Digital transformation is the name of the game in 2021. It’s everywhere! However, there’s another, lesser-known trend that, if used properly, can supercharge that transformation: the rise of the modern data warehouse (DW).
Two decades of tech disruption, along with a new generation of consumers and a global pandemic, have dismantled the old way of doing things for “old guard” companies. As these companies race to achieve digital transformation for securing competitive advantage, understanding how to leverage the underlying technology will be critical for their present and future success.
Contrast to the world before
Once upon a time, having a working relationship with an organization’s data came at considerable cost. Multiple engineers were needed to maintain costly legacy big data ecosystems such as Hadoop. Several others were required to build and maintain data pipelines. Business analysts were at the mercy of all of them. This dependency significantly slowed the delivery of statistical models, decision automation, and even ad-hoc queries to answer simple business questions.
Luckily, so much has changed. Cloud computing significantly reduced the cost of data storage through economies of scale and iterative innovation. Clever engineering in modern data warehouses separated storage from compute, dramatically reducing costs and enabling software-as-a-service (SaaS) and cloud-based models for data warehousing solutions.
Teams of engineers are no longer needed to extract and transform data for analysts to use. Thanks to innovations in the modern DW, analytics teams can now load all the data in raw form instead of transforming or truncating original data for a specific purpose. These innovations empower analysts to discover, clean and utilize the data as they see fit and on their schedule.
This trend recently took another step forward with the rise of dbt (data build tool), an open-source project by dbt-labs, previously Fishtown Analytics. dbt opens the door for age-old software engineering practices to enter data analytics. This dynamic further empowers the shift of the analysts’ workload from ad-hoc reactive query responses to building production-grade data transformations and delivering continuous value to key stakeholders.
Road to digital transformation
Digital transformation can be broken into five stages: collection, consolidation and sharing, analytics, automation, and culture. Each stage adds another layer of value to the company. Different companies will have different starting points; still, the “digital promised land” is now within greater reach, thanks to recent DW innovations, which have lowered costs and barriers to entry.
Stage one of digital transformation journey begins with data collection. For example, does the marketing team collect data about how customers interact with the website and ad campaign performance? What are people saying about the company and how are they engaging with content?
Identifying data for collection should be a critical strategic consideration rather than mindless data dumping. Whatever data is selected to collect, modern data ingestion practices will significantly reduce time, money, and necessary resources required. Thanks to open-source projects like Singer and companies like Stitch, Fivetran, and Airbyte, an analyst on the marketing team can ingest website usage and ad-clicks data to the DW through a beautifully simple user interface.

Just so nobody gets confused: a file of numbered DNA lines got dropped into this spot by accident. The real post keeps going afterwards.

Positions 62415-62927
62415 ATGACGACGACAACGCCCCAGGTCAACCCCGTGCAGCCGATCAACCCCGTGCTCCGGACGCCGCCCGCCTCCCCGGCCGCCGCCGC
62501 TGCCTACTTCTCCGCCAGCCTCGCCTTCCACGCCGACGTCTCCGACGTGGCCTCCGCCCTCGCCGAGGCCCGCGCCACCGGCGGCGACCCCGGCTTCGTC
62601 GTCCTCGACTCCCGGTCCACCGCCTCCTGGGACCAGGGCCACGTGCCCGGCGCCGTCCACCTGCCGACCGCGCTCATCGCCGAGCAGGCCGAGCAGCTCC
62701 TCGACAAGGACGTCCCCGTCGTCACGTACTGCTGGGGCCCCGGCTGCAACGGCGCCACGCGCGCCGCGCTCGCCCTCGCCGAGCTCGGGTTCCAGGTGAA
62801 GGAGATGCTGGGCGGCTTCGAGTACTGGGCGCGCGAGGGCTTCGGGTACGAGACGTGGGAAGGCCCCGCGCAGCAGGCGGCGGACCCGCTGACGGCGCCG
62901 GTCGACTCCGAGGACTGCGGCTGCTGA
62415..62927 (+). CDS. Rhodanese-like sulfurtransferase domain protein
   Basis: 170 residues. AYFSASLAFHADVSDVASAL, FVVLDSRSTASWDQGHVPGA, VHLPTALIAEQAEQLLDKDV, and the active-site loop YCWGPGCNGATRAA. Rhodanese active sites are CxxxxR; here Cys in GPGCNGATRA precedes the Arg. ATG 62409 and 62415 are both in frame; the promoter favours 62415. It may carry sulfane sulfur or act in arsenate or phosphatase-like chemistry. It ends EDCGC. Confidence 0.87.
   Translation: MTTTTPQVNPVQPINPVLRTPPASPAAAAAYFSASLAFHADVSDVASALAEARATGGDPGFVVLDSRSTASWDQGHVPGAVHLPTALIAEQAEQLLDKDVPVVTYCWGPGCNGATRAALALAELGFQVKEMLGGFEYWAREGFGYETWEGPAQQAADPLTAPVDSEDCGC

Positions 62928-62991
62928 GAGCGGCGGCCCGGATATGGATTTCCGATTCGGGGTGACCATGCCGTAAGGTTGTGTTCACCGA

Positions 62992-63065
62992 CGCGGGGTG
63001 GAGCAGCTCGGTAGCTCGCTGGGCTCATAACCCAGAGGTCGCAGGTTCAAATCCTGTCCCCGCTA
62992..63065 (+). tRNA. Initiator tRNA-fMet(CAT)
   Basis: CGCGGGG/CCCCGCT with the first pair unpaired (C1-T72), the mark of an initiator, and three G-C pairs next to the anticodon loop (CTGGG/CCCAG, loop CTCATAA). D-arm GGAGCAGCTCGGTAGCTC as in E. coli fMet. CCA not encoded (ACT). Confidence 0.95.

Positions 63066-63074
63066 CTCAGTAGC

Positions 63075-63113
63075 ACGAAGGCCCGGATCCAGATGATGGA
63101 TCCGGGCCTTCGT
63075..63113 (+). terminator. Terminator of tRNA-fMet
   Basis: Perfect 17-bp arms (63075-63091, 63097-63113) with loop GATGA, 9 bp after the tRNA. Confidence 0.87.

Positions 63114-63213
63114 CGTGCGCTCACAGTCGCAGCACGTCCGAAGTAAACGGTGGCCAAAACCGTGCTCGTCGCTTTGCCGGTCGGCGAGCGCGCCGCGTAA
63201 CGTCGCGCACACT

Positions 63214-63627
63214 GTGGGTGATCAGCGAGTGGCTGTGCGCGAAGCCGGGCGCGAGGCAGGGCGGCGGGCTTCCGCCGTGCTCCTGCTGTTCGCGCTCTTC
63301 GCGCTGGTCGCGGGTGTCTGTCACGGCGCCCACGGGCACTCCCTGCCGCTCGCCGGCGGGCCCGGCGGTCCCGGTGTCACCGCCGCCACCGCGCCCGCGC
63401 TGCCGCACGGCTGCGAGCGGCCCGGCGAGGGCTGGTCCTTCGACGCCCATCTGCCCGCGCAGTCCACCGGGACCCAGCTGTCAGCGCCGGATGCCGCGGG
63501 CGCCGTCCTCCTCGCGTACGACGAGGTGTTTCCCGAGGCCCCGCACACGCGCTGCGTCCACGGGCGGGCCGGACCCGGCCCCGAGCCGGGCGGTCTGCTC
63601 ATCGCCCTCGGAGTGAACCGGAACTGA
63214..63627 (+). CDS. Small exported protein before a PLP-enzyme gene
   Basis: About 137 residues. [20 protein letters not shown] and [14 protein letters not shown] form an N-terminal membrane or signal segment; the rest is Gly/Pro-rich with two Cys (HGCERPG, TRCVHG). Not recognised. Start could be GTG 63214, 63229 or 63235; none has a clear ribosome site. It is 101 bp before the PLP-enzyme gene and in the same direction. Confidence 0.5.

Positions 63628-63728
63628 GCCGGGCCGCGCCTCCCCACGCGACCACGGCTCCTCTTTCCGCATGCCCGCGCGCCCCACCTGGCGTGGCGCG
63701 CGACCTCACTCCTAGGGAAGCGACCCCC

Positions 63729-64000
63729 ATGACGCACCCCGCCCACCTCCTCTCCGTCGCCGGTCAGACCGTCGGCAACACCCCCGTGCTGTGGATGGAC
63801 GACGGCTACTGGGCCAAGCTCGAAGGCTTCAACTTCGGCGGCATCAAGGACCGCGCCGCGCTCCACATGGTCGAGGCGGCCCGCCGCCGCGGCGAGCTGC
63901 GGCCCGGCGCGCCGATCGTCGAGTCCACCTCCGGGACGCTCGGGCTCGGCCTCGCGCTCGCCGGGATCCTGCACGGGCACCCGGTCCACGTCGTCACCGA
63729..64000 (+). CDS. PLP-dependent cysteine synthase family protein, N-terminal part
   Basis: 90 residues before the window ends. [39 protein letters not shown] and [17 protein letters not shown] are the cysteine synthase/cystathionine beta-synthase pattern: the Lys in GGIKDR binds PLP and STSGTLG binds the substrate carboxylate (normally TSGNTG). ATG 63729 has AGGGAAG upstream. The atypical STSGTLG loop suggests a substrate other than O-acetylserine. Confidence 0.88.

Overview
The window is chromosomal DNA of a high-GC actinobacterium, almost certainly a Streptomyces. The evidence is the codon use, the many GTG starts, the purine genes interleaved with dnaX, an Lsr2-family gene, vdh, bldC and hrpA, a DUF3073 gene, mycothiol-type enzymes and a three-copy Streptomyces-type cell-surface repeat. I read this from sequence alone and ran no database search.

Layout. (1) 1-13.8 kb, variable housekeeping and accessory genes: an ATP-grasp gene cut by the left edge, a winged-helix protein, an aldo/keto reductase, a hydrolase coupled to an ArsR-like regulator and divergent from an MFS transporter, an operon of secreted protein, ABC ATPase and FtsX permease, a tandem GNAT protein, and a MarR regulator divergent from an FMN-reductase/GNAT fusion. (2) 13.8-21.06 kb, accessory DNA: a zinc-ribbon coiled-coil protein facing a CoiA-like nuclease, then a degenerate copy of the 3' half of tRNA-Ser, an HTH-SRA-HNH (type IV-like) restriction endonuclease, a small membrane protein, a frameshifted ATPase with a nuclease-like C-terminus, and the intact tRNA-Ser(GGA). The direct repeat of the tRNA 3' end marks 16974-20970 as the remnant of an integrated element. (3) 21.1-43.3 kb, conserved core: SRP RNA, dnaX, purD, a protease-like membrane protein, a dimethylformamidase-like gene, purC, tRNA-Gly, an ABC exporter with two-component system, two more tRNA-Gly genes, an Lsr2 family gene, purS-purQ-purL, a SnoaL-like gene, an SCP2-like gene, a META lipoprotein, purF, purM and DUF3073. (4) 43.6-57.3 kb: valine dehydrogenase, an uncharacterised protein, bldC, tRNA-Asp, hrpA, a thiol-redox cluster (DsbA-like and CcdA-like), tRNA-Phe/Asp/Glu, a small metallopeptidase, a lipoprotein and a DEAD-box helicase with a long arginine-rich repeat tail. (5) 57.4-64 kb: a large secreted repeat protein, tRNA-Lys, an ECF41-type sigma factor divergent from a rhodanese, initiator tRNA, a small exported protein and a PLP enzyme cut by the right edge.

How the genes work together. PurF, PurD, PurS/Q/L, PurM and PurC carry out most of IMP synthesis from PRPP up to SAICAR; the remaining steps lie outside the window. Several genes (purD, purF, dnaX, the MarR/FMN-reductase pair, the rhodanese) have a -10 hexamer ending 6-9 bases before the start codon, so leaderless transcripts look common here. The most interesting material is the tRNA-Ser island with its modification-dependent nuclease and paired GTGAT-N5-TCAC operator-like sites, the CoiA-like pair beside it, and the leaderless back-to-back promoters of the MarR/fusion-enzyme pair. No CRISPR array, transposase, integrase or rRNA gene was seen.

Stage two is the consolidation, aggregation, and sharing of data across systems and business functions. It’s often easiest to consolidate collected data from multiple sources in one place and make it accessible to those who need it. In most cases, different teams will need a subset of the company-wide data collected strategically. Once data is loaded to a modern DW, the consolidation and sharing step is as easy as granting access to the DW. It’s easy to picture product usage data from the product team and payment data from the finance team continuously streaming into the DW, where marketing has direct access.
DW access creates a trove of opportunities for analytics and is linked to stage three which focuses on empowering data-driven decision making. Because the underlying data is sourced from all the relevant functions, it provides a comprehensive picture and mitigates against a myopic, limited view. Imagine data that supports the marketing team’s decision to reallocate budget after seeing correlations between the ad campaigns, social media chatter, product usage data, and new customer payments.
Stage four involves decision automation that can streamline operations, reduce costs and human error, and allow leaders to focus on what really matters. By leveraging analytics along with heuristics and minimal human intervention, the marketing team can now focus on higher-level strategy while leaving the grunt work to an automated system.
A word of caution. In situations with real-time or low-latency needs, generally less than five minutes, stream processing technologies should be considered.
Stage five centers on the mindset transformation that must accompany digital transformation. Success and failure must be redefined to sustain innovation. Building the right culture and incentives that empower teams to try new things is crucial to digital transformation. While a DW can significantly lower the cost of asking and answering further questions, the cultural transformation must happen across the whole organization and not just with the data-wranglers.
Joey Baruch is chief technology officer (CTO) with A&M Data Intelligence Gateway (DIG) at Alvarez & Marsal.